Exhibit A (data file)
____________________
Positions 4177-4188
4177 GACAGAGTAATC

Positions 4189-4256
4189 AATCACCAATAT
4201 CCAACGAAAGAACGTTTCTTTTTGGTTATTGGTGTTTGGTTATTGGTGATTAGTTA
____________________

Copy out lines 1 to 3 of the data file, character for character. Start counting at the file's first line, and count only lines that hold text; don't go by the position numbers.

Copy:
Positions 4177-4188
4177 GACAGAGTAATC

Positions 4189-4256